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'They are coming home' - Norfolk fans return from Russia

PUBLISHED: 16:51 05 July 2018 | UPDATED: 14:09 06 July 2018

Ian Odgers, left, is flying back to Russia for the semi-final. Picture: IAN ODGERS.

Ian Odgers, left, is flying back to Russia for the semi-final. Picture: IAN ODGERS.

Archant

The nation are hoping that the Three Lions will not be catching a plane home soon - but for some Norfolk fans in Russia, that time has sadly come.

LGBT campaigner Di Cunningham proudly flew her 'Three Lions Proud' flag at the World Cup, but is reluctantly coming home             Picture: Di CunninghamLGBT campaigner Di Cunningham proudly flew her 'Three Lions Proud' flag at the World Cup, but is reluctantly coming home Picture: Di Cunningham

Di Cunningham has been waving an LGBT St George’s flag at the World Cup since the Tunisia game, but now she must return for work.

She said: “I have been there since just before the Volgograd game so I have been there for two and a half weeks but I have a job and I have work to do.

“I would have loved to have stayed out there the whole time. I don’t think people thought England would stay in for this long.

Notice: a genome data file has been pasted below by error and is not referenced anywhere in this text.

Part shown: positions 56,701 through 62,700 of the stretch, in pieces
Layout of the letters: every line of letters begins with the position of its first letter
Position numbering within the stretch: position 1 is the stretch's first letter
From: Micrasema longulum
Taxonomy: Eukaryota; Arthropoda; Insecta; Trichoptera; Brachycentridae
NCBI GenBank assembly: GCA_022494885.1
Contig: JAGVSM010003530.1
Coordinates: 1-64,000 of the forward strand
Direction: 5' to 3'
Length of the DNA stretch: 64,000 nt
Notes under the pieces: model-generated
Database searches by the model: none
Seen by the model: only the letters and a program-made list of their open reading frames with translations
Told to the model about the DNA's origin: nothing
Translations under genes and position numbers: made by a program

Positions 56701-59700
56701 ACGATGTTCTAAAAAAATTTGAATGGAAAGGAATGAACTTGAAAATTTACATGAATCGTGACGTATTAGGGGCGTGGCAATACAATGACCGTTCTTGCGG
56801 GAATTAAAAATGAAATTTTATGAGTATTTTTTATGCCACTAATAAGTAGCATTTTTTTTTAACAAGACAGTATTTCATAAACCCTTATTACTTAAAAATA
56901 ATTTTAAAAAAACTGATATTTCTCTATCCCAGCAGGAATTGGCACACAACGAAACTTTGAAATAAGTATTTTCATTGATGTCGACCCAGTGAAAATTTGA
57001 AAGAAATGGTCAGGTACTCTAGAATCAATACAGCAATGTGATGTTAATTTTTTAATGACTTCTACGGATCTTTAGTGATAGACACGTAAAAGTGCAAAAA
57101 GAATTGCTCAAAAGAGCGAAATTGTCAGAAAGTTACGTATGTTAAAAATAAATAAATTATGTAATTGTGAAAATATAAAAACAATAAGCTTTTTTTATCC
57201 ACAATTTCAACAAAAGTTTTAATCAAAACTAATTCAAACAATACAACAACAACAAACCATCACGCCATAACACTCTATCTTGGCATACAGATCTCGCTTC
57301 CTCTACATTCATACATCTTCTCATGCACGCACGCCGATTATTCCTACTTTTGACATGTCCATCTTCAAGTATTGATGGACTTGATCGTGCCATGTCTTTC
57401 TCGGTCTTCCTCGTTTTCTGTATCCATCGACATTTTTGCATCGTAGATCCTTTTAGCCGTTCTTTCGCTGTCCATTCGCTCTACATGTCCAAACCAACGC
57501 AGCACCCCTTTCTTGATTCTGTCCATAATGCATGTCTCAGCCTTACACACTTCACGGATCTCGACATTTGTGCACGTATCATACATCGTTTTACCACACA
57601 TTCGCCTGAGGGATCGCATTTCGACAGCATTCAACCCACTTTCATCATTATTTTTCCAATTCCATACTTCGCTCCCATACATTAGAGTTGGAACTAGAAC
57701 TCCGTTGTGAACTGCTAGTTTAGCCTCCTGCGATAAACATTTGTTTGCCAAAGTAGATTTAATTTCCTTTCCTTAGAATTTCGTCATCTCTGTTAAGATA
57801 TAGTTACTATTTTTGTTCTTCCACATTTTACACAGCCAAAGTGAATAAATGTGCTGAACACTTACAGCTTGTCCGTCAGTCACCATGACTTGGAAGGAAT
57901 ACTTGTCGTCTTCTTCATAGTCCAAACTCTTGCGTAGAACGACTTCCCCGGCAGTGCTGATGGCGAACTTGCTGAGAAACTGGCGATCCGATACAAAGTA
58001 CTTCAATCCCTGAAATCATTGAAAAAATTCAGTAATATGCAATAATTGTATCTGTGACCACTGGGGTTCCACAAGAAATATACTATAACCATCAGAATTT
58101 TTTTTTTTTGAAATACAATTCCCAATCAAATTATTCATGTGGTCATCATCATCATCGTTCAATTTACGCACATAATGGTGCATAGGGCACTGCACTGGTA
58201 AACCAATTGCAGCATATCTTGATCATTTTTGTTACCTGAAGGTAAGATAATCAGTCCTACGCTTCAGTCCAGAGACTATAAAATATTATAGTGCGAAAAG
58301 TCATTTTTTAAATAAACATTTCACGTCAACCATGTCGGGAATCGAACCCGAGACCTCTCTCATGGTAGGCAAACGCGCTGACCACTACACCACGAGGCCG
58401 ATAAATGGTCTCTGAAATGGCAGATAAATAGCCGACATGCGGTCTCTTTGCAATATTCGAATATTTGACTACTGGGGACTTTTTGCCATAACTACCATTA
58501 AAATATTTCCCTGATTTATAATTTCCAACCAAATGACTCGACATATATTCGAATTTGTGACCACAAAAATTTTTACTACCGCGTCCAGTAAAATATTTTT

“I’m really jealous of people going to the quarter-final.”

LGBT campaigner Di Cunningham proudly flew her 'Three Lions Proud' flag as she watched England beat Tunisia at the World Cup. Picture: Di CunninghamLGBT campaigner Di Cunningham proudly flew her 'Three Lions Proud' flag as she watched England beat Tunisia at the World Cup. Picture: Di Cunningham

The 56-year-old LGBT campaigner added that while the World Cup had been a great experience, the trip had highlighted that life is very different for gay people in Russia.

She said: “Its really difficult to be gay out there. We met some people from the LGBT community in Moscow and life is just a hassle for them.

“We went to some LGBT clubs in St Petersburg and in Moscow. They were all secret and had secret entrances.”

“It must have been what it was like in the 60s here.

“We were challenged by security at Volgograd and had to wait 20 minutes while they checked with a supervisor who finally allowed the flag in.

“Then at Nizhny we got through security and put the banner up but a supervisor took it down and confiscated it telling us ‘those colours aren’t allowed in the stadium’. We asked FIFA to intervene and the flag was returned after a long wait.

“We hung it up again and you can see it in the background by the goal for most of the first half goals.

“Hopefully there will be some kind of legacy. We had people coming up to us and saying this is great. Even Russian fans, one of them was a gay man and he was amazed to see LGBT visibility in football stadiums.

“The English FA have been great, they allowed us to use their special three lions crest.”

Ian Odgers from Dereham has also been forced home by work, but is planning on returning if England make it to the semi-finals.

He said: “Everywhere you go is good fun. As a kid I always dreamed of going to the World Cup. The travelling is part of the fun of doing it.

“Everybody I have met I have got on well with and it’s like one big football party. Everyone is taking everyone else’s picture. Even Argentina who went out still have fans here.”

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